Throughout this entire study, one theme that Scripture likes to point out when talking about one’s identity in Christ is this idea of being chosen by God. Something about being chosen makes me feel like I’m loved, that there’s some sort of worth in me, which is especially highlighted when I feel like I’m worth nothing at all.
I know this is a story that has been romanticized in movies and stuff, but it’s something that I experienced that makes sense whenever I think of the idea of being chosen. I’ve been the fat kid all my life, so being chosen last to play any sport was a normal occurrence for me (at least before I found basketball, when people would kill to have me as a center). I would watch all the sporty, athletic guys get chosen first; then the girls with the angry face (which translated into kicking the ball really fast and far) would get chosen; then, me, the fat kid who everybody was still friends with, but not totally into having on their sports team.
Once in a while, they would choose me before it got to the end, but I would feel a sense of responsibility to make sure that they made good on their choice, that I was worth choosing to be on their team of superstars. Inevitably, however, I would end up screwing up something … I think I remember getting so angry that I threw a baseball bat in the air, which effectively hit someone right on the forehead. Maybe that explains why I don’t like baseball that much.
I wonder if that’s the same way we treat God and His grace. God is some cosmic deity floating in the sky, choosing the best and most spiritual-looking ones to be a part of His team of ethereal superstars in heaven. However, Jesus makes it very clear that the criterion for eternal life is not mere earthly spirituality on our part, but love on His part. In the Gospels, he makes this point very clear by saying the following in Mark 2:17:
On hearing this, Jesus said to them, “It is not the healthy who need a doctor, but the sick. I have not come to call the righteous, but sinners.”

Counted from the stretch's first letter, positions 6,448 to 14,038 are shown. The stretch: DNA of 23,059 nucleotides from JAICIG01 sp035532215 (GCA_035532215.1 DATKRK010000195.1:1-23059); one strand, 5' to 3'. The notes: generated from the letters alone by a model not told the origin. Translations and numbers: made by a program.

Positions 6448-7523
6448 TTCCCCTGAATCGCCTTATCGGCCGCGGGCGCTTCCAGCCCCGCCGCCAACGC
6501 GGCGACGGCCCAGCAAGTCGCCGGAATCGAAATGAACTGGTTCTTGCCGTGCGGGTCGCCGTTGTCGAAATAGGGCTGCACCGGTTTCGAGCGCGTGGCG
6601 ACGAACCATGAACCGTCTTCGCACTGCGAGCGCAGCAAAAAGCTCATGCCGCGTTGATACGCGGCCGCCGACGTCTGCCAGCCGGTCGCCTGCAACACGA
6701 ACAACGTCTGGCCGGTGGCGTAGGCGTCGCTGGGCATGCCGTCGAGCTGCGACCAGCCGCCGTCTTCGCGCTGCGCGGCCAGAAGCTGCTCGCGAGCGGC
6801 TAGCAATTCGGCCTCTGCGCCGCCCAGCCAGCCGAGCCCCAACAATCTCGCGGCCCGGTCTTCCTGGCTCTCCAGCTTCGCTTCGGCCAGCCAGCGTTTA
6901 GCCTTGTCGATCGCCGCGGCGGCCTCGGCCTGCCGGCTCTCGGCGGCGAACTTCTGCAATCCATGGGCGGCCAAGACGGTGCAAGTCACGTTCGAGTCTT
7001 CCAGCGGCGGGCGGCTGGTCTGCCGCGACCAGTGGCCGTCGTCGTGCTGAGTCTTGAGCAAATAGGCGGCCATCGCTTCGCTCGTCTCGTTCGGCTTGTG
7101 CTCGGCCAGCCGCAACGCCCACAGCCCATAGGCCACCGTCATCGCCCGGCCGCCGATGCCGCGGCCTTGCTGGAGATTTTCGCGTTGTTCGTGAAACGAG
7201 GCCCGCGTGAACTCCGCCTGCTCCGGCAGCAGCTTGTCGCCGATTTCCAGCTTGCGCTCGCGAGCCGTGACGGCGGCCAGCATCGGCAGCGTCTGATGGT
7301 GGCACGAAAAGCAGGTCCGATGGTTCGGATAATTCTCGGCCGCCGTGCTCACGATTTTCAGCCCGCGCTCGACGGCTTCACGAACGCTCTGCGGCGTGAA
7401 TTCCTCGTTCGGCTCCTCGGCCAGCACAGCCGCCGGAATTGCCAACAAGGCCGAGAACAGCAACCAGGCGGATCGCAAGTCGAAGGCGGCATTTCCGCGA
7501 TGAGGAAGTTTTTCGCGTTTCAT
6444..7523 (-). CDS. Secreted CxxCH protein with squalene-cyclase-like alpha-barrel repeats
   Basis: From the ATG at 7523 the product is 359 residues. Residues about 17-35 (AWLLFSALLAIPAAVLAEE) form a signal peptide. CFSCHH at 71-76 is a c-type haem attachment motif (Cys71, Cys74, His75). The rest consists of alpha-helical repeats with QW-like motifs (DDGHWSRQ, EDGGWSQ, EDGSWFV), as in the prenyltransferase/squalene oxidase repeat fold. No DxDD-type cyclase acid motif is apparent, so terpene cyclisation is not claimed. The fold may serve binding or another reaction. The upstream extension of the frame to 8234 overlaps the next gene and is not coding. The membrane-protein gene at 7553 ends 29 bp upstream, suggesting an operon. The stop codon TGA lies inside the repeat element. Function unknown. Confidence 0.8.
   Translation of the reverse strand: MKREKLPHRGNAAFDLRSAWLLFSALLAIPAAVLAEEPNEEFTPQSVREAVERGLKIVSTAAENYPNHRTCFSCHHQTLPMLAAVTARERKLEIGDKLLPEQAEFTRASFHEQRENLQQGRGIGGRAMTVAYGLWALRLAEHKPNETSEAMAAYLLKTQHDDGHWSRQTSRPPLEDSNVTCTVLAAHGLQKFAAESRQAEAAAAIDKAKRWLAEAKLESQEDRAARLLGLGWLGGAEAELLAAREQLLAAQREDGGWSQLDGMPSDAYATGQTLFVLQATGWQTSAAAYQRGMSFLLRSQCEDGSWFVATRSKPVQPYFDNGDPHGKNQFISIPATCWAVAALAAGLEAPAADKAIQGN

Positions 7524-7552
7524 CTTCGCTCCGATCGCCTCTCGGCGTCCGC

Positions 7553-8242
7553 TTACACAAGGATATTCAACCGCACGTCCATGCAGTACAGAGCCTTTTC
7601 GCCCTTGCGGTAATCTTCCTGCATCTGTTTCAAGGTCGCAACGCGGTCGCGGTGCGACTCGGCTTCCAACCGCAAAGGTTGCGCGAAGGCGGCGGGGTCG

At the end of the day, there is nothing really inherent about the human race that would make God love us the way He does. In His eyes of holy righteousness, we are criminals unworthy of carrying the name of the Most High God (Rom. 3:23). However, we must understand that our worthiness and “chosenness” before Him is functional upon who He is. If we understand that He is the embodiment of love (1 Jn. 4:8), then we will understand what Paul writes in Romans 5:8:
But God demonstrates his own love for us in this: While we were still sinners, Christ died for us.
The fact we are chosen in God is functional upon the fact that God Himself is love and He desires to pour out His love upon us, despite our unworthiness to be called His children. Since Jesus died on the cross to remove our sins from us and now welcomes us into His family by faith, we are now worthy before God because He chose us. We “choose” Him as a function of understanding that He has saved us for a greater purpose than we could ever dream. This is what brings us to our verse for this morning, which Paul writes:
Therefore, as God’s chosen people, holy and dearly loved, clothe yourselves with compassion, kindness, humility, gentleness and patience.
Since we have been chosen by God to be His people, set apart for a greater purpose in His Kingdom and incredibly loved, far beyond our shame and sinfulness, we must then choose to honor our God by showing compassion, kindness, humility, gentleness, and patience towards others. To show these characteristics on their own, sourced by our own personalities and strength, is an impossible task. It’s hard for me to show compassion to the girl in the street who cuts me off and kindness to the guy who makes fun of my voice.
However, I know that because God chose me when I was still a sinner, loving me when I was still rebellious against Him and setting me apart for a great work in His Kingdom, I will choose to be Christ-like to the people around me. The verb “clothe” implies that having these attitudes towards people is a function of our choice as believers. We have to choose to be Christ-like to the people around us, putting on these attitudes like clothes. Pretty soon, our hope is that these attitudes will become a part of our personal character, just as our clothes reflect our personal style and characteristics.
By God’s grace, we have been chosen. In His grace, I shall choose to be like Christ for the sake of the Gospel and to reflect His love for me and others. May the Lord be praised always!